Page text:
Some see this year’s inversions as an exception to the rule since they appear to be caused by Fed action rather than market forces. The 2019 inversions were influenced by expectations for Fed rate increases, which drove short-term yields higher. Longer-term treasury yields were largely unaffected. In their article on why the yield curve has lost some of its power as a gauge of recession, Bank of America economists Ethan Harris and Aditya Bhave observe that the Fed has the power to “prevent or quickly undo” an inversion.2 That said, while the Fed may lower the federal funds rate to undo an inversion, that may not be enough to assuage market fears. On the one hand, we appear to be in a “Goldilocks” economy that is neither too hot, nor too cold, with growth, unemployment and inflation remaining under control.3 But all that could be quickly overshadowed by the global ripple effects of a trade war.

Talking to Clients

With recent yield curve inversions in the news, some of your clients may ask for your view on the subject. While it’s a good idea to keep an eye on the economy, it’s also a losing game to try to time the next recession. To do that, you’d need to know not only when to move to cash, but also when to get back into stocks. In addition, when yield curve inversions have preceded recessions in the past, there has typically been a one- to two-year lag before a recession took place. In the months in between, the stock market often performed robustly. Sitting on cash could be a costly waiting game.

A better approach is to use the topic of yield curve inversions to remind clients of the importance of keeping portfolios up to date. We’ve just had a 10-year bull market. Are their portfolios still balanced? Now is a good time to take the following steps to prepare for an eventual end to the current expansion cycle:

  • Rebalance assets to match your client’s risk tolerance and stage in the wealth lifecycle.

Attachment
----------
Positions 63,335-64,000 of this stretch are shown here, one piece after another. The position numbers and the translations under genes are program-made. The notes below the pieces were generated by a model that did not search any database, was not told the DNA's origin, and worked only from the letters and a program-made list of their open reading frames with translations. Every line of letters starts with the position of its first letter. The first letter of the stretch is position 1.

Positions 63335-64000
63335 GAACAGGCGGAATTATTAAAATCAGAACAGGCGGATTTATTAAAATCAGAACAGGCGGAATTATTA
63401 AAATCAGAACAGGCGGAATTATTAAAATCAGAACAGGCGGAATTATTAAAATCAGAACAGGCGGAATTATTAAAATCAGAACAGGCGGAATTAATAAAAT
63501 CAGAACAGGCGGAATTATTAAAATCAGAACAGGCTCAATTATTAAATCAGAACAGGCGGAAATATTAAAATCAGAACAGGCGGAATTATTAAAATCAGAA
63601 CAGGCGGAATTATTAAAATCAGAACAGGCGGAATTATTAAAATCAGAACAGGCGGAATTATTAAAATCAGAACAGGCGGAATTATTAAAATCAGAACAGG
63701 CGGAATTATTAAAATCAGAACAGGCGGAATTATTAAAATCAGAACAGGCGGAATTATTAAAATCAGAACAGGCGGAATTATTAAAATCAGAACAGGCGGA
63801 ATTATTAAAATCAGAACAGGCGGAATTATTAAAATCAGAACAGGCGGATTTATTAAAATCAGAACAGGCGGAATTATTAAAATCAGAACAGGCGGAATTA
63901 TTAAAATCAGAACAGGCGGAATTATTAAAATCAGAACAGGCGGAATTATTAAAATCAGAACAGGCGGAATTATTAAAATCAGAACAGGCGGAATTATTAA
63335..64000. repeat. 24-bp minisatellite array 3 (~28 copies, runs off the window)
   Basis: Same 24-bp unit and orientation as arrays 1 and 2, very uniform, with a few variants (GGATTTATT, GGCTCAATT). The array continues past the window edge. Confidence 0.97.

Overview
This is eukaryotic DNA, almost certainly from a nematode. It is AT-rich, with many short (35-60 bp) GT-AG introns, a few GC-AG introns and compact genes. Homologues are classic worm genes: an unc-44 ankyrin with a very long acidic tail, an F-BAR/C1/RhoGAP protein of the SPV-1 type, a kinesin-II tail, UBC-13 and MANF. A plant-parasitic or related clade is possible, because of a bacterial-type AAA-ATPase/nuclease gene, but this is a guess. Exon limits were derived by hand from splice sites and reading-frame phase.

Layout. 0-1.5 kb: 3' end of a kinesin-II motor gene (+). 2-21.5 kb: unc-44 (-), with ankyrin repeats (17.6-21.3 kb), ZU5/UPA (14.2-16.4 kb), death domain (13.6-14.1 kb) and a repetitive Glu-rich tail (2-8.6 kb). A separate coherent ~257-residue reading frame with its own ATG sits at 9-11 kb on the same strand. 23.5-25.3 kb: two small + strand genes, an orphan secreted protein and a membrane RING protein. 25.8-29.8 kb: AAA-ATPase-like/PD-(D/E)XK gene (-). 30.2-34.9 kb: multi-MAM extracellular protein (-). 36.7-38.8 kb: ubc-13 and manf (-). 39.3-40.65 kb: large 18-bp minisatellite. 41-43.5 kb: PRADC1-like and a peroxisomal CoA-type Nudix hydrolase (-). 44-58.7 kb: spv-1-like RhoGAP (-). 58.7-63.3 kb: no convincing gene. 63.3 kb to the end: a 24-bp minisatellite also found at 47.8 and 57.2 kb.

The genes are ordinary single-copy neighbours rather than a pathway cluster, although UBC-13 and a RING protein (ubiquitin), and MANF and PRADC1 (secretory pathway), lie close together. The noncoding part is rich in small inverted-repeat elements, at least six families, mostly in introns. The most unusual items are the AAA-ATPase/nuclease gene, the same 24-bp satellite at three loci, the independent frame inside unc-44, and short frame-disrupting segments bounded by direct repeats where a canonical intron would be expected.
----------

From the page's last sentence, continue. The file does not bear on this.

• Manage portfolios for tax efficiency.
  • Ratchet back risk where appropriate, but at the margin. Don’t be tempted to go to cash in an effort to time the market.
  • Discuss options for reducing volatility through alternative investments and high-quality long-term bond funds.
  • Steer clients away from benchmarking, which can lead to chasing performance and a herd mentality. Instead, help them focus on progress toward their personal financial and life goals.
  • Insert discussions about risk preparedness in each client conversation. See our blog The Right Way to Communicate in a Crisis for ideas.



This year’s yield curve inversions may or may not result in a recession in the next year. But they do provide a valuable reminder that a recession will come at some point in the future. The best time to prepare clients for a market downturn is before it happens. Recent yield curve inversions provide an opportunity to discuss portfolio changes that will enable you to add value to the relationship and help your clients feel better prepared for whatever the future may hold.


1William Watts. “The yield curve inverted—here are 5 things investors need to know.” MarketWatch. March 30, 2019.
2Vivien Lou Chen. “Inverted Yield Curve Is Waning a Recession Gauge, BofA Says.” Bloomberg. April 19, 2019.
3Kimberly Amadeo. “How is the US Economy Doing?” June 7, 2019.    

There is no guarantee that these investment strategies will work under all market conditions, and each investor should evaluate their ability to invest for the long term, especially during periods of downturns in the market.


Kevin T. Cooper, CFA®

Vice President | Head of Investment Research

PUBLISHED: June 27, 2019